Mauna Kea from the town of Waimea. Cactus in Hawaii???
As part of our trip to Hawaii's Big Island, we decided to hike Mauna Kea. Hawaii doesn't seem to have a large hiking or climbing community, and we got several very exasperated responses when we told people about our plans. I suppose it's mostly the altitude that freaks people out, since most of the population of the island lives close to sea level. Coming from Colorado, we were pretty confident that it would be easy for us. Several locals told us that thunderstorms were very rare, so we decided to get a late morning start (for a change) to take advantage of this.
Walking on the moon
After leaving our hotel at sea level, we drove through Hilo to "Saddle Road," the road that splits Mauna Loa and Mauna Kea. We soon found ourselves at 9,000 feet at the Visitor's Center for Mauna Kea at about 9:30.
After checking in with the Visitor's Center folks and filling out some forms, we started out on the Humu'ula Trail to the summit. By most standards, the trail is physically arduous, but technically very easy. It's a 15 mile round trip to the summit with about 4,600 feet of gain. It's not a major undertaking for someone who climbs a lot at altitude, but I can definitely see why people from sea level have such a hard time with this hike.
The cloud cover for the day stayed at about 6,000 feet, so we climbed far above the clouds all day. That was a special treat for me - I've never seen anything like it. Actually, it was pouring rain in Hilo, and we were hiking in sunny, cool conditions up high. We lucked out on a wonderful day.
As we climbed the long trail, small shrubs gave way to a moon-like landscape. It's easy to see why the Apollo astronauts trained here. The trail was very easy to follow, and the volcanic dust was really easy on the joints. The views of Mauna Loa were stunning. There were only brief sections that actually required you to walk over the brittle a'a (volcanic rock). About 5 miles into the hike, a short detour took us to Lake Wai'au, the third-highest lake in the US, and the only tropical lake in the world fed by permafrost. At the six mile mark, we reached the end of the Humu'ula Trail, and met the road that goes to the summit, where some of the observatories are located. Unfortunately, the road is the only way up from here. There are some slopes to climb, but they are extremely loose, and hikers would surely cause undue erosion. Reaching the road was a real disappointment - we had clmbed in total solitude until then.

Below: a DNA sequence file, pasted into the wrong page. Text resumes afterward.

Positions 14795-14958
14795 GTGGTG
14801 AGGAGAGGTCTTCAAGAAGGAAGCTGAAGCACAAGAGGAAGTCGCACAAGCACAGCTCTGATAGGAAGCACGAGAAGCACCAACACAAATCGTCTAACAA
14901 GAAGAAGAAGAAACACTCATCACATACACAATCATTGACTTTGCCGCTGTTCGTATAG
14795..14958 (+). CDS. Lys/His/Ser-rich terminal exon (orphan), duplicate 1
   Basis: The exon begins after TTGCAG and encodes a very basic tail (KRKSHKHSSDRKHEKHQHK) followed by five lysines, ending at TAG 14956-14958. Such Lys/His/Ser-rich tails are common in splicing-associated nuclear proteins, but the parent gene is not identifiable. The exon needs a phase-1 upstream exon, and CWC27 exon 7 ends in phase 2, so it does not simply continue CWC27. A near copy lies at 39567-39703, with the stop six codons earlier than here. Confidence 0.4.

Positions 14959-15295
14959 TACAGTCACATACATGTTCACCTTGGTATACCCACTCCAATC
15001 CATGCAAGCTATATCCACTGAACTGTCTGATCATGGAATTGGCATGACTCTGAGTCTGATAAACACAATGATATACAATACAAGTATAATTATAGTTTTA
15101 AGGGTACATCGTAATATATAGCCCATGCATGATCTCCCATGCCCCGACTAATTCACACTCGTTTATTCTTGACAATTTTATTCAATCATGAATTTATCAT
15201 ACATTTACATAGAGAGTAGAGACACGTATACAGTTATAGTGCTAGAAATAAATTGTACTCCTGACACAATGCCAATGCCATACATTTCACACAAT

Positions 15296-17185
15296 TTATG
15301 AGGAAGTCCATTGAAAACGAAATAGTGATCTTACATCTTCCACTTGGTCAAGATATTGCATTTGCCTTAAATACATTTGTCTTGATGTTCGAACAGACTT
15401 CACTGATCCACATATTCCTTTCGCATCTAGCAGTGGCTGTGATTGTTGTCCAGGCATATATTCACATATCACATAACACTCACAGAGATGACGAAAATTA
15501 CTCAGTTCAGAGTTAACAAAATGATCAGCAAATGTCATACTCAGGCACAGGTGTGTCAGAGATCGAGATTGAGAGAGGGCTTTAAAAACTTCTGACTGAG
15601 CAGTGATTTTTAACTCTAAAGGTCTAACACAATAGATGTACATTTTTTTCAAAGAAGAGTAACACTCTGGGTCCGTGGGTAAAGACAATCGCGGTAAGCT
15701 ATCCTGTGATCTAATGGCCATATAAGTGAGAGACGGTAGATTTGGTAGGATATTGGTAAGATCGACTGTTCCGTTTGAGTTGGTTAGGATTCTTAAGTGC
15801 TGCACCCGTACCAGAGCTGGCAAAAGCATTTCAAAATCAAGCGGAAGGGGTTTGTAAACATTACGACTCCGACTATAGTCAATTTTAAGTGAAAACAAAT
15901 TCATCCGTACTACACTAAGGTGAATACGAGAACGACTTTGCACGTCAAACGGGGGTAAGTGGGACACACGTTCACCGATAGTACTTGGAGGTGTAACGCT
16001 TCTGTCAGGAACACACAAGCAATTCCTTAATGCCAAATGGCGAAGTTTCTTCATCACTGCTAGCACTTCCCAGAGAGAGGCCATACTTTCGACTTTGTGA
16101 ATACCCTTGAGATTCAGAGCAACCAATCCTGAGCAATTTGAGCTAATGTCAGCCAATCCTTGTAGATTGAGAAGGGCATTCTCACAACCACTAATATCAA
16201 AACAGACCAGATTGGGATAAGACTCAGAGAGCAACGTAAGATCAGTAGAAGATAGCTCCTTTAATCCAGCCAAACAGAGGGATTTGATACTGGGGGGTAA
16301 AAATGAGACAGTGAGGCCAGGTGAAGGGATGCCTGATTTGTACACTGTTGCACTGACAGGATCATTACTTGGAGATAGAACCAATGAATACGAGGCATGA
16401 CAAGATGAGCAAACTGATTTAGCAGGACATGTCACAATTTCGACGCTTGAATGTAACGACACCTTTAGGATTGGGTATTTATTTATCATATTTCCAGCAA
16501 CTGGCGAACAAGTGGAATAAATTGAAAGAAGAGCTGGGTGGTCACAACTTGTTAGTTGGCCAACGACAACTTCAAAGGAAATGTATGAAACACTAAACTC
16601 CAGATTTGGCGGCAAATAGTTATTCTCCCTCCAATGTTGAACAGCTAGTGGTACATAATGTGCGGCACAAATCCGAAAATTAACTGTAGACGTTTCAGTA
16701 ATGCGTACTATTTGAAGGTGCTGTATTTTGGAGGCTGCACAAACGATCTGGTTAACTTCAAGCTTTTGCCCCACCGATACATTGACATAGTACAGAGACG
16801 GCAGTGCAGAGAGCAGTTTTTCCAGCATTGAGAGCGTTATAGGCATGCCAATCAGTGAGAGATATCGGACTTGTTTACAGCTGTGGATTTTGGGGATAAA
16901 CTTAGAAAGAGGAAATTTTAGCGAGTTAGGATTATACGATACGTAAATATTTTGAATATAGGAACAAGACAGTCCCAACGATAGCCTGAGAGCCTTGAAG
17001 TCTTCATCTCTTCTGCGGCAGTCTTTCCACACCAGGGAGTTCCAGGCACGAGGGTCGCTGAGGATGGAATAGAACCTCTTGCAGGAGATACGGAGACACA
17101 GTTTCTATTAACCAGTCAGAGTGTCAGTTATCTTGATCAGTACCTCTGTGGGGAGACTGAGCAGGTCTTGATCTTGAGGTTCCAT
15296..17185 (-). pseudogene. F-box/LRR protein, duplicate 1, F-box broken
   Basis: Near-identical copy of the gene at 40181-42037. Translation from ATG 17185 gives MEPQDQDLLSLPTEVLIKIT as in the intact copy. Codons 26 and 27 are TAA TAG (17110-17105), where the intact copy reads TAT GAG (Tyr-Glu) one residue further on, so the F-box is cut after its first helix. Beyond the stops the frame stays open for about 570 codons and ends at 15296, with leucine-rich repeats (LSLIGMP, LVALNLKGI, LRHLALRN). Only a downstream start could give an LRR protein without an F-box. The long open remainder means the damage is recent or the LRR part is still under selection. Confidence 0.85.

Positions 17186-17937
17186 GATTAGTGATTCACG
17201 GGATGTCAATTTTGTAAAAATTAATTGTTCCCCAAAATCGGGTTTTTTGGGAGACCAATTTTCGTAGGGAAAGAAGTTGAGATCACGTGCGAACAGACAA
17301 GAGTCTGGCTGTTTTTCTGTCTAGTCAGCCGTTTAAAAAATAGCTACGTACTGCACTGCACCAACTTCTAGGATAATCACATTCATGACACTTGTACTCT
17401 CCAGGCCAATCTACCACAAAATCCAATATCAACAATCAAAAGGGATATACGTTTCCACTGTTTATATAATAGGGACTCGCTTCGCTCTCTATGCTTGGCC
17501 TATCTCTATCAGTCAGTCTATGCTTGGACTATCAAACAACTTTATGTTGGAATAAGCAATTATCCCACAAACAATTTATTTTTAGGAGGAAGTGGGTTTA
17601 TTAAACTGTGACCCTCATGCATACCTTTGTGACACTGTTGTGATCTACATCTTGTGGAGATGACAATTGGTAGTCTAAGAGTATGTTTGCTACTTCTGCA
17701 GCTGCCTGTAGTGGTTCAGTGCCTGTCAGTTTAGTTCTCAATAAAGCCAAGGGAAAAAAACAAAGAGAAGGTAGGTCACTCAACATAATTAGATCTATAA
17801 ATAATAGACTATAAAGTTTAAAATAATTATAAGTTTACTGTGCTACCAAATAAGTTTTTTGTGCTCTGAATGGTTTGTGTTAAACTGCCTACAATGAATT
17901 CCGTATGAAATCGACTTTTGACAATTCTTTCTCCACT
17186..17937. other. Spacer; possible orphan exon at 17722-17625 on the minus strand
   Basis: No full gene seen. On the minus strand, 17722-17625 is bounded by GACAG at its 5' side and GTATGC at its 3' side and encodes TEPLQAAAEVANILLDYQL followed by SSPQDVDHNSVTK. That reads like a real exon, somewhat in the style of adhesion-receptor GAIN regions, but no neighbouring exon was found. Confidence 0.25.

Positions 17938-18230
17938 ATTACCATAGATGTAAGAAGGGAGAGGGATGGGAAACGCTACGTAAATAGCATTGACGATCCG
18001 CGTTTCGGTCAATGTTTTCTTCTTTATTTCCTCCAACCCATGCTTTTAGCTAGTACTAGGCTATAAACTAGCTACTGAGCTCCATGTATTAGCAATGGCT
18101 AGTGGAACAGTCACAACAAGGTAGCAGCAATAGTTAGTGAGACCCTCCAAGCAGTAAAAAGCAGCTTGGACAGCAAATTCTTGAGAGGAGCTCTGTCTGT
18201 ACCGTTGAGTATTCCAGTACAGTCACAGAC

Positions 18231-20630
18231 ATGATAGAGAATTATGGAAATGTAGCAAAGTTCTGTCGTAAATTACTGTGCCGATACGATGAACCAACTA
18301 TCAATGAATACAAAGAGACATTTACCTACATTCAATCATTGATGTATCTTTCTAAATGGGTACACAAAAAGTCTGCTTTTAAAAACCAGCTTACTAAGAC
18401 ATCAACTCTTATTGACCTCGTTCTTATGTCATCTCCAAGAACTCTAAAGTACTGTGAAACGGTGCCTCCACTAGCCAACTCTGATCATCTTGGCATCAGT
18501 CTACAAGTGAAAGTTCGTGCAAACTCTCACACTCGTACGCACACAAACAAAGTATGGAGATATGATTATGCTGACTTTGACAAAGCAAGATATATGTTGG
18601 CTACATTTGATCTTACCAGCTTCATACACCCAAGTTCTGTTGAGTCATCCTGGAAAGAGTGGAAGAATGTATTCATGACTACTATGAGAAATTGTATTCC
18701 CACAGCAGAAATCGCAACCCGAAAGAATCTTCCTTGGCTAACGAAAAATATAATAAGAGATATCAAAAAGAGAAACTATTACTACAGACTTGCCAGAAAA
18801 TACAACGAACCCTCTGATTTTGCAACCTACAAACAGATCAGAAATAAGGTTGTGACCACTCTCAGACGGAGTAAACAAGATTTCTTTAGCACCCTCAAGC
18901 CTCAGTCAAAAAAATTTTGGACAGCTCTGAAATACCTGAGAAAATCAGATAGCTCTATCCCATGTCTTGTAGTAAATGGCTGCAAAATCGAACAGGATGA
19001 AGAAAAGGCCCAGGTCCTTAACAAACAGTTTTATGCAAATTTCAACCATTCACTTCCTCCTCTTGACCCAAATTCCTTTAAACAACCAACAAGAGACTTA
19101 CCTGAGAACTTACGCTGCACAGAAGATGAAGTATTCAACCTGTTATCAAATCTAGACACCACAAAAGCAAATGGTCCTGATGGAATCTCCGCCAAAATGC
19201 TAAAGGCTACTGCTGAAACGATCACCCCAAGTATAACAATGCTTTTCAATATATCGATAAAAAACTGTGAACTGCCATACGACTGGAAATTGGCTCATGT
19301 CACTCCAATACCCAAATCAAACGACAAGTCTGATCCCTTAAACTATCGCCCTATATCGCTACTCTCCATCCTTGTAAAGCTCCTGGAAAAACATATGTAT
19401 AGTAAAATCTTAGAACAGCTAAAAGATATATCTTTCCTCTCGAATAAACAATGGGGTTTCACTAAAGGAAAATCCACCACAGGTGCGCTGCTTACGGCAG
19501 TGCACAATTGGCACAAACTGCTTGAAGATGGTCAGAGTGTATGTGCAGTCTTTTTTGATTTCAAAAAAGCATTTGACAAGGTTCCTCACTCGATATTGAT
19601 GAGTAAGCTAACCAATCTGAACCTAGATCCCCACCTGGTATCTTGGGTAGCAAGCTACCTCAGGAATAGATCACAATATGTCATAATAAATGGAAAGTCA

After walking the road for about a mile, we saw the summit. We left the road on a faint use trail that led to the summit proper, and met about 15 tourists there who had drove to the end of the road and walked the few hundred feet to the actual summit. Seeing them gasping for air was actually kind of amusing. The tourists quickly left, and we had the summit to oursleves for a while to take in the astonishing views. (see below)
The descent took us a long time, stopping for several photos, and we wound up back at the Visitor's Center at about 4:00pm. All in all, hiking Mauna Kea was a really fantastic experience. The volcanic landscape is truly astonishing, and the hike to the top is a great workout. Where else can you dip your toes in the ocean and climb to nearly 14,000 feet in a few hours?
Several photos from the trip:
Volcanic Cinder Cones far above the ocean and clouds.
The highest conch shell in the world. This display is for the Goddess Pele.
Looking north from the summit.
Another old Cinder Cone.
The actual summit from just off the road.